It. voce; Fr. voix; Germ. Stimme; Span. voz. In the twentieth century, the voice, as an abstract concept, has paradoxically become a central topic in philosophical debates after Derrida’s deconstruction of the metaphysics of presence, based on what he calls phonocentrism. In two seminal books (Derrida 1974 and 2011), he deconstructed both Rousseau’s and Husserl’s claims to install the voice in a metaphysical place, where it resonates with plenitude (Rousseau) and truth (Husserl). Beyond the broad philosophical implications of this critique, the comment on Rousseau’s Essais Sur l’origin des Langues, at the core of Derrida’s Grammatology, constitutes an implicit caveat to any regressive opposition between oral and written, voice and language, hidden in the resurgent interest in orality and, in the years to come, in the claim to uncover the “original voice”. Drawing on Rousseau’s narrative about the loss of the originary energy in sung speech through articulation, Derrida observes that “[t]his fissure is not among others. It is the fissure: the necessity of interval, the harsh law of spacing. It could not endanger song except by being inscribed in it from its birth and in its essence. Spacing is not the accident of a song. Or rather, as accident and accessory, fall and supplement, it is also that without which, strictly speaking, the song would not have come into being. In the Dictionary, the interval is a part of the definition of song. It is, therefore, so to speak, an originary accessory and an essential accident. Like writing. Rousseau says it without wishing to say it” (Derrida 1974: 200).
The philosophical question about the voice and its relationship to language has been the object of Giorgio Agamben’s long-term investigation culminating in his Experimentum vocis (Agamben 2018: 1-29). Drawing on the twofold articulation of language (according to the different terminologies, name and discourse, langue and parole, semiotic and semantic, sense and denotation), which traces back to Plato and Aristotle and has been further elaborated by linguistics and the philosophy of language, Agamben’s scrutiny focuses on the fact that an insurmountable opposition splits these two levels: no passage can be discerned from one to another. From Agamben’s perspective, however, this fissure locates the voice as the place of this articulation and defines the investigation of its elusive nature as the most urgent philosophical task. The Aristotelian distinction between the voice of the animal and that of man dwells, likewise, in this same place. Commenting upon several Aristotelian passages about phone, he captures the process of anthropogenesis in the “splitting of the animal voice and the positioning of logos in the very place of phone”. (Agamben 2018: 15). Language arises, therefore, from an “operation on the animal voice”, an inscription of single elements, letters (grammata), in its undifferentiated continuum. According to Agamben’s perspective, the origin of this event cannot be historically pinpointed. The process of anthropogenesis is still ongoing and it happens according to the figure of exceptio: “Just as the natural life of man is included in politics through its very exclusion in the form of bare life, so human language (which, after all, according to Aristotle, founds the political community […] takes place through an exclusion- inclusion of the ‘bare voice’ […] in the logos” (Agamben 2018: 19). The voice, far from claiming the primacy of absolute presence, discloses a paradoxical relation with absence. Its relationship with language is a negative one: “it gives rise to it, by disappearing” (Agamben 2018: 28). The subject is, therefore, the result and the witness of this contact without articulation. Agamben’s reading of Aristotle is an explicit critique of Derrida’s tenet about the intrinsic phonocentrism of Western metaphysics. Mladen Dolar (1996) advances precisely the same critique, however, from a different perspective. In his account, phonocentrism is a marginal theme, a detail in the history of metaphysics. There is a different multi-millennial metaphysical history of the voice, where the voice is considered to be dangerous, threatening meanwhile, the seductive and feminine opposite of the logos. A third sense of the voice complicates the polarity between voice and logos, that is, the voice of the Father, “the voice that inherently sticks to logos itself, the voice that commands and binds, the voice of God” (Dolar 1996: 25). If one compares these traditional interpretations of the voice, it becomes clear that it is impossible to grasp the voice as an object.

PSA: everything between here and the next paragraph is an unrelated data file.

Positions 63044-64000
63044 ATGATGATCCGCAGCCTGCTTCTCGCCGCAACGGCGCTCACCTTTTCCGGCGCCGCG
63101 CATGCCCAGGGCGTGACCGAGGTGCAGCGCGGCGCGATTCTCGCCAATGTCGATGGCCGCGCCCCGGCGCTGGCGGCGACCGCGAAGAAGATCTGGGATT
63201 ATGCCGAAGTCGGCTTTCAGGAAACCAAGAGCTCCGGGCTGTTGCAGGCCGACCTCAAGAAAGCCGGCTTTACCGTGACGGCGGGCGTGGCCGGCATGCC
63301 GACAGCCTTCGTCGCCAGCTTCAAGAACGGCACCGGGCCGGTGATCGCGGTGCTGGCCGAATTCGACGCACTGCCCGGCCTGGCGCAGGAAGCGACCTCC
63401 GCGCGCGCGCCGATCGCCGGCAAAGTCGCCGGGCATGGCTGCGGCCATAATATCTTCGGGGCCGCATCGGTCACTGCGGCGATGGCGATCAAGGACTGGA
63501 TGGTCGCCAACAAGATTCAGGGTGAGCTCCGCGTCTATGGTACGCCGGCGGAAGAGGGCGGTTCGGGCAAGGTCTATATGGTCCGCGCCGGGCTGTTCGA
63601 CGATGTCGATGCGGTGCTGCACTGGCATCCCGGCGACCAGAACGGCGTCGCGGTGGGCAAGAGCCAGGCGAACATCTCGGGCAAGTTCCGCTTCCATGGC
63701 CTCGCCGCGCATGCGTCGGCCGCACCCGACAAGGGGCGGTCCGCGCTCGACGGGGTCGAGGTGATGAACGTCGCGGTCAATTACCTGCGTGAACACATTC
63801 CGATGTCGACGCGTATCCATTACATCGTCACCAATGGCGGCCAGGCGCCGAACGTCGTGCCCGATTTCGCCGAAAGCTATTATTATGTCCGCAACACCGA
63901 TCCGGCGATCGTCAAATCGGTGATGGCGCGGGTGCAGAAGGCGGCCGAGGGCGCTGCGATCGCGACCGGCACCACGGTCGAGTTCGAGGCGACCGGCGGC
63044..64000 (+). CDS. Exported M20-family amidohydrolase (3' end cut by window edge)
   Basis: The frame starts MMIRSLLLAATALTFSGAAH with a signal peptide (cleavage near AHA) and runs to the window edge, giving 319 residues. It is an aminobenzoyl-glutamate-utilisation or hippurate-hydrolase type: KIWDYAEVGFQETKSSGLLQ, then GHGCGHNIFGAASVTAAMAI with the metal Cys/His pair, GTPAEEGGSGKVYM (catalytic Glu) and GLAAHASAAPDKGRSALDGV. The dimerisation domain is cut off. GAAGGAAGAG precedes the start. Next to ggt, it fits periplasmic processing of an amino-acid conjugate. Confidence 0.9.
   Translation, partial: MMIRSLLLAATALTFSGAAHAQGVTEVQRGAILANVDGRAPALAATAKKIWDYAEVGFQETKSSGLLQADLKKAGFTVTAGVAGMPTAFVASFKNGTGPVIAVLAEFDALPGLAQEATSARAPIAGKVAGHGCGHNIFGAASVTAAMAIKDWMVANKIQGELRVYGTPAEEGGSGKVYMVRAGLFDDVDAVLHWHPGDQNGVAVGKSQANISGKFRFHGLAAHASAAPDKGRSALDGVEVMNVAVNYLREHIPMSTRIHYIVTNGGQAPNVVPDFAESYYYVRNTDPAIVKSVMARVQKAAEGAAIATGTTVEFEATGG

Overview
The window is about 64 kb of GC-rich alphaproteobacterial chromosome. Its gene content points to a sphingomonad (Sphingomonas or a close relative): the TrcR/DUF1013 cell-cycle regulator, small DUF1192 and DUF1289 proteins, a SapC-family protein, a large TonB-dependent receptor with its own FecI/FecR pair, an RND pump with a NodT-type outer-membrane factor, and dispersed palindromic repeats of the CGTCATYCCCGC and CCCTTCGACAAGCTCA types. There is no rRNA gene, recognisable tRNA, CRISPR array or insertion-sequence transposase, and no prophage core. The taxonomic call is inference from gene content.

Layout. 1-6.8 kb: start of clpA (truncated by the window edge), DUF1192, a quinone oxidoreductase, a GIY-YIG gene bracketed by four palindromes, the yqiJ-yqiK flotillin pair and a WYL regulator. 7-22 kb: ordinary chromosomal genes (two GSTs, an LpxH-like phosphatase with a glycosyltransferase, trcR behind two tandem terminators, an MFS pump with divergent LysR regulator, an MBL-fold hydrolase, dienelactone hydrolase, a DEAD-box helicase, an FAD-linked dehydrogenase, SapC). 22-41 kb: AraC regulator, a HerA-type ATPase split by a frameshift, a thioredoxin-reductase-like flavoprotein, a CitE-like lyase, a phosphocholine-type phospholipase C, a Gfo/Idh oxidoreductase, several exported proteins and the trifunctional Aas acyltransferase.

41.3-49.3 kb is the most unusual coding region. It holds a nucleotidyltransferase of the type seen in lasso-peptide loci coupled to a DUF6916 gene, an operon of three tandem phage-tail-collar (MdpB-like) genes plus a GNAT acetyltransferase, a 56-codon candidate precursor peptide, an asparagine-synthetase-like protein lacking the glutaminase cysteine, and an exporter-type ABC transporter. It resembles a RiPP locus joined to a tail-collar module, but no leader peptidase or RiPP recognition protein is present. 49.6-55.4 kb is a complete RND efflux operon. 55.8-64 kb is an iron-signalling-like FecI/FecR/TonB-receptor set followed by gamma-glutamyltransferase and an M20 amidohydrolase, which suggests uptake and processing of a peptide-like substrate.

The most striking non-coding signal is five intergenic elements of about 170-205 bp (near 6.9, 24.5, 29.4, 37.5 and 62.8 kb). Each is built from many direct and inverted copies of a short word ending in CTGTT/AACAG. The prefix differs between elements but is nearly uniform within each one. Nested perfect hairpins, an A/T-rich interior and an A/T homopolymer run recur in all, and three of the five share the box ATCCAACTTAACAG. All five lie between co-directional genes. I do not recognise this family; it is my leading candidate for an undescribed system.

As the object of an impossible investigation, the voice was also the result of the challenge of phonology. Segmenting speech into phonemes, the smallest linguistic entities, resulted in a total reduction of the voice into language. The diagnosis of the linguistic undertaking as a point of no return in the speculation about the voice is, in turn, the catalyst for a new reflection, for Dolar, as for Derrida and Agamben. Unlike the last two, Dolar refers to the psychoanalytic reflection of the voice, particularly that of Lacan. This move turns out to be very fruitful in managing the voice’s theoretical intractability after the linguistic turn. The remainder left by the phonological operation coincides with the Lacanian object petit (a), the object of (unattainable) desire, the leftover of symbolic castration. Dolar’s investigation of the pre-linguistic and post-linguistic sounds pinpoints the two outer limits of the voice. The former points towards “the zero-point of signification, the incidence of meaning, itself not meaning anything, the point around which other – meaningful – voices can be ordered” (Dolar 2006). The post-linguistic voice, singing, which is in turn highly structured, claims to have a sort of “surplus meaning” which cannot be expressed in words. Therefore, aesthetics is always in danger of transforming the voice into a fetish object. In conclusion, like an arrow, the voice shows the direction toward signification and, at the same time, discloses the wound inflicted by the assumption of the symbolic order, to which it owes its power of fascination. For Dolar, the object voice, which is not an immaterial entity and cannot be reduced to the materiality which sustains it, can be investigated in different practices, considering its inherent hybridity. However, aesthetics cannot properly address it – as stated above – because of the danger of its fetishization. His Lacanian conception of the body makes him an uncompromising critic of those trends which reintroduce the body in the theoretical reflection, once neglected and repressed by the philosophical tradition.